Tuesday, 6 April 2010

The McLaren M8F that never was …

I decided to post the following story from my friend Jennifer Revson.

Recently, while strolling with friends among the beautiful cars displayed at the Amelia Island Concours d’Élegance, we happened upon a replica of Peter’s (Revson’s) 1971 Can-Am Championship McLaren Team M8F, the same replica that I first saw at the 2009 Monterey Historic races. I turned to my friend, Don Devine, who owns Peter’s McLaren M20, and pole-winning Indy car, and asked why a continuation car, presented as the real one, would be allowed at such a prestigious event? Don’t they check? Don shook his head and said he didn’t know, while another friend, who was showing a car on the Concours said: “They don’t care. It’s all for show.” How disappointing, I thought.

1971 Can-Am Champion Peter Revson
Photo courtesy and © of Jennifer Revson

At the Monterey Historics in August 2009, when I first laid eyes on this wannabe M8F team car, I was told by the owners that it was indeed the real deal. Although it looked different than what I recalled of Peter’s car, I thought that at this renowned event, surely they’d have checked the car’s authenticity in order for it to be invited to participate. And, with that in mind, I put my speculative doubts momentarily aside in favor of being polite. In hindsight, though, I wish I’d been more reticent when asked to pose in the car for pictures. Minutes after leaving their garage, I met up with the first of many over the weekend, who confirmed the car was indeed a fake.

Back at Amelia Island, a former racecar driver was now in the cockpit, revving up the motor, waving and grandstanding to a sizable gathered crowd, posing for pictures with the owners. I couldn’t believe such codswallop! I was so disgusted, I went to a judging official standing nearby, introduced myself, and explained this was not an M8F McLaren Team car, and certainly not a car my brother Peter was ever in, and asked if he would please tell whomever would be judging the car that it was a re-creation. He said he would. At the same time, Don walked over to speak to the owner. When he returned to relate the unbecoming comments, I caught the owner’s wife telling the inquiring judging official something so contemptible, my ears nearly caught on fire. With that, I marched over to the owner to ask what the hell he thought he was doing. Staying true to form, his reply reflected his character. So much for honoring the memory of Peter Revson, one of America’s foremost drivers and his championship winning car.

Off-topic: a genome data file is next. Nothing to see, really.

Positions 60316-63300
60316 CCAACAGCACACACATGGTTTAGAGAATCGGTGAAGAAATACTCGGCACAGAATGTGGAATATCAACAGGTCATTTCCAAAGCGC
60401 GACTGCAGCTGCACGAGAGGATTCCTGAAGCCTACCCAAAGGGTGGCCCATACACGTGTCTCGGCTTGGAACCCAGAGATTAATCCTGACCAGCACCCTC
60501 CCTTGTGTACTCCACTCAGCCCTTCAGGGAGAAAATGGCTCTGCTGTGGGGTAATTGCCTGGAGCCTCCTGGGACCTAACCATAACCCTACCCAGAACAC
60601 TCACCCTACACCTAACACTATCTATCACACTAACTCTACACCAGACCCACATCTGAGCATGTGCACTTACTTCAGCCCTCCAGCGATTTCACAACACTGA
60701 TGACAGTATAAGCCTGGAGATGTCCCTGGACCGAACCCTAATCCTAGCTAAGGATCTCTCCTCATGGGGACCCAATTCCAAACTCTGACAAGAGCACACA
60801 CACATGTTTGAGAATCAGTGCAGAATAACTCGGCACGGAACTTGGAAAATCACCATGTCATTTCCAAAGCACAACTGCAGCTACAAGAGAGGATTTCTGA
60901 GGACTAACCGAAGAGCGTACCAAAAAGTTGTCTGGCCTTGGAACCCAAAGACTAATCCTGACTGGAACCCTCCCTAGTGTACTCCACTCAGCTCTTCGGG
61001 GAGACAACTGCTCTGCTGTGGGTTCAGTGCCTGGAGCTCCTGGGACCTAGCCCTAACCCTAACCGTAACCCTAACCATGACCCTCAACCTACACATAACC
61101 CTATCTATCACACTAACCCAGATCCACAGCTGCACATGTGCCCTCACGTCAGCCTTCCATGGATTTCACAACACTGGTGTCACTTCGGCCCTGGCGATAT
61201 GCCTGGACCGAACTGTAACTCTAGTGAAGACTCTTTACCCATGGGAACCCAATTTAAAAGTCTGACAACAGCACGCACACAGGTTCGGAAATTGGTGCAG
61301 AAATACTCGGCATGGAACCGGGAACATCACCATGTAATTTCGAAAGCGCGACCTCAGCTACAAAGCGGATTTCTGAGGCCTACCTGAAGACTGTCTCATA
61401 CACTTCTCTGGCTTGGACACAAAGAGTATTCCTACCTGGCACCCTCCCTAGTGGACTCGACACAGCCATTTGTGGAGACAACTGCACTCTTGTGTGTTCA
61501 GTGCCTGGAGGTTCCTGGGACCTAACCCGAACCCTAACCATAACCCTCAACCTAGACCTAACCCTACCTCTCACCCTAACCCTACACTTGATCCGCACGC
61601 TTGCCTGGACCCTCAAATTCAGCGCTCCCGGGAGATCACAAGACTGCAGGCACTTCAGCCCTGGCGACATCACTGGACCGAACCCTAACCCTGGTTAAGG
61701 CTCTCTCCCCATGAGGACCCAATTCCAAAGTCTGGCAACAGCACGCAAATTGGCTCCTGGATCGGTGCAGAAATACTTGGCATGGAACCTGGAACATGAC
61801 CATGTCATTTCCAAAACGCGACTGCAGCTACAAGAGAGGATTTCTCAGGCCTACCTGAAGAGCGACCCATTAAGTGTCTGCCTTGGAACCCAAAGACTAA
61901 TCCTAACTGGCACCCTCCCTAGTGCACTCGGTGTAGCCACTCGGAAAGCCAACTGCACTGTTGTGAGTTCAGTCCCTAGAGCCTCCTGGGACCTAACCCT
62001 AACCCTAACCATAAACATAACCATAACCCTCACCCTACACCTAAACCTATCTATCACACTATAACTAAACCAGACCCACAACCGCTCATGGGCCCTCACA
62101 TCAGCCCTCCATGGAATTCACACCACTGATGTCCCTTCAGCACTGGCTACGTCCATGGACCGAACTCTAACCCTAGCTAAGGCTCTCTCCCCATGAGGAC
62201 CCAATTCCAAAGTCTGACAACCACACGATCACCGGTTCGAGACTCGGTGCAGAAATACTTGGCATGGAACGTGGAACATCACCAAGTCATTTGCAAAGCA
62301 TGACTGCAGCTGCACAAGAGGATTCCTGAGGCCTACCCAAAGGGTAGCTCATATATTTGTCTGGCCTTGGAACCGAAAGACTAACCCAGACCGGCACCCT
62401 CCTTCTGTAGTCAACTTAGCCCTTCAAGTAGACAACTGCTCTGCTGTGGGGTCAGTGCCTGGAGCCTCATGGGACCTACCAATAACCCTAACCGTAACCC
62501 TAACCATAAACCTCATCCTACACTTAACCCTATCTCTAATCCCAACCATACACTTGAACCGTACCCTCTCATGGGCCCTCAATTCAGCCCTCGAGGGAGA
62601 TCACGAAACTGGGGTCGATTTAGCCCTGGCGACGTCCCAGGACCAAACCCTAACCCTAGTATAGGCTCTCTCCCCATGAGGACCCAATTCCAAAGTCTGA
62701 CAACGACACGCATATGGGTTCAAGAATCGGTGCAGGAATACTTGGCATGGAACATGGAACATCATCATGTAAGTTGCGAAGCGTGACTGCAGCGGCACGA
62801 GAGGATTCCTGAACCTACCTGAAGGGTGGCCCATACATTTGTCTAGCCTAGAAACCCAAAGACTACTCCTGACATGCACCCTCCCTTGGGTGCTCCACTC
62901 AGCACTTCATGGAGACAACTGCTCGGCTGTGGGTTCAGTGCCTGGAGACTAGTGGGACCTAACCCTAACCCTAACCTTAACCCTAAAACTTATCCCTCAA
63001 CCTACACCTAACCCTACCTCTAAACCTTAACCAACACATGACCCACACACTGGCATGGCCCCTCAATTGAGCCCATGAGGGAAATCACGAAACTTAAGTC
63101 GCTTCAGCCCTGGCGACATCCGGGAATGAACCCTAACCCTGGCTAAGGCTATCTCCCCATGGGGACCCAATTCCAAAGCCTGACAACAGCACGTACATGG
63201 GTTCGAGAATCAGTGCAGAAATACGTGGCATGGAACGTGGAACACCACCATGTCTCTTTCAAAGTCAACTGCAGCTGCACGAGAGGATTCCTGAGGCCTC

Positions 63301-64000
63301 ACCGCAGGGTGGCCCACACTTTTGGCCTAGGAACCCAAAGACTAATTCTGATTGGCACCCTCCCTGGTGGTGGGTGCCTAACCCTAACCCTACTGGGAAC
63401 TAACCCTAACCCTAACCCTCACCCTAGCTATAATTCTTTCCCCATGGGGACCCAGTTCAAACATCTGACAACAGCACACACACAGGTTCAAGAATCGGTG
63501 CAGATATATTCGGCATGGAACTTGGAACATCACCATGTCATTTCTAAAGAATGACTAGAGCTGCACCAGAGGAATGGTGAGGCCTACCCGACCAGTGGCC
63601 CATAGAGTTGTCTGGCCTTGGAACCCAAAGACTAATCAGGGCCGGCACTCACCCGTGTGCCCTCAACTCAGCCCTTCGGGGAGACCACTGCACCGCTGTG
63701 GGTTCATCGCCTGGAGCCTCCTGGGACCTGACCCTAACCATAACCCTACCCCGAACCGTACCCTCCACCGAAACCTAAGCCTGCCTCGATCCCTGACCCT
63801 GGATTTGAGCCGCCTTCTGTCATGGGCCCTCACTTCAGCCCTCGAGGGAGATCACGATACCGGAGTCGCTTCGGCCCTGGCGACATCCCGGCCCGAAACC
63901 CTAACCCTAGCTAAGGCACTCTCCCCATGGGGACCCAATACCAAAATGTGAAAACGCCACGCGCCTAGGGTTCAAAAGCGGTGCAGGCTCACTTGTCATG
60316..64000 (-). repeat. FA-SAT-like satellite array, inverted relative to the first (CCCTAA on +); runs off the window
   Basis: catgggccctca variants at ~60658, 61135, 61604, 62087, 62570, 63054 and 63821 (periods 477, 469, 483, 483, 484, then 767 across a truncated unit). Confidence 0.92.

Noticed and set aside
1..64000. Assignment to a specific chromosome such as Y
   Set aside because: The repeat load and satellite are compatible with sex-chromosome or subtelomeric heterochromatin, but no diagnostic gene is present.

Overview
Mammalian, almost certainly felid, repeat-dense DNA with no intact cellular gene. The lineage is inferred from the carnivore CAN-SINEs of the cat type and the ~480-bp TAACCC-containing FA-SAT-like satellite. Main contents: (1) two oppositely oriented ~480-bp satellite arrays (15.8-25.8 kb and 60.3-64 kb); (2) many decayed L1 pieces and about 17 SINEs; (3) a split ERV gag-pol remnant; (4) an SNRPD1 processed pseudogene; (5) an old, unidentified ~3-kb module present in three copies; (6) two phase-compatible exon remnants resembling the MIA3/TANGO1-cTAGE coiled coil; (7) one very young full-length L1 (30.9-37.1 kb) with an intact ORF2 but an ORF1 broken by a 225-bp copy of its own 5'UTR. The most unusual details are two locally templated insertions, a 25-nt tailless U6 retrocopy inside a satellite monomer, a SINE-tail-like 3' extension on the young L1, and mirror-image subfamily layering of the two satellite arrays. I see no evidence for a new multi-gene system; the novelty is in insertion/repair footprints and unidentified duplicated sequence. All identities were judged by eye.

Peter Revson's winning McLaren M8F
Photo courtesy and © of Larry Fulhorst

The shameful part is that the owner is not only deceptively trading on my brother’s fame in order to be accepted into an elite group of collectors and race enthusiasts, but is also passing a continuation car off as legit while misusing my brother’s name for profit.

There’s a place for “Tribute cars” and re-creations in vintage racing, but let’s maintain respect for the authentic team cars and drivers who made racing history. You can verify that this is a replica Commander Motors-built car, and see its owner history at: World Sports Racing Prototypes — McLaren Can-Am Chassis Numbers (http://wsrp.ic.cz/chassis/chassis_mclaren_canam.html). Scroll halfway down the page, just past the M8FP chart.

Imitation is not always flattering …

Jennifer Revson,
sister and legal representative of the estate of the late Peter Revson

PS There is more on this in The Garage Blog.

10 comments:

Anonymous said...

An original is an original-a recreation or a car made from original parts is not an original-it's very simple. Passing off one for the other should not be acceptable-regardless of motive.

Tony said...

Three Cheers Jenifer !!!
Having been involved with the build of my own tribute 1968 U2 911 Trans Am winning Championship car, I can assure you it is no easy road ahead. With more and more of these cars being lost over the years, many recreation cars will be made. Of course I am still here and your brother is not to represent the car. Peter depends on you to preserve his wonderful reputation.

I can only say the representing a re creation as the real deal is not what is should be all about.

Nancy Knapp Schilke said...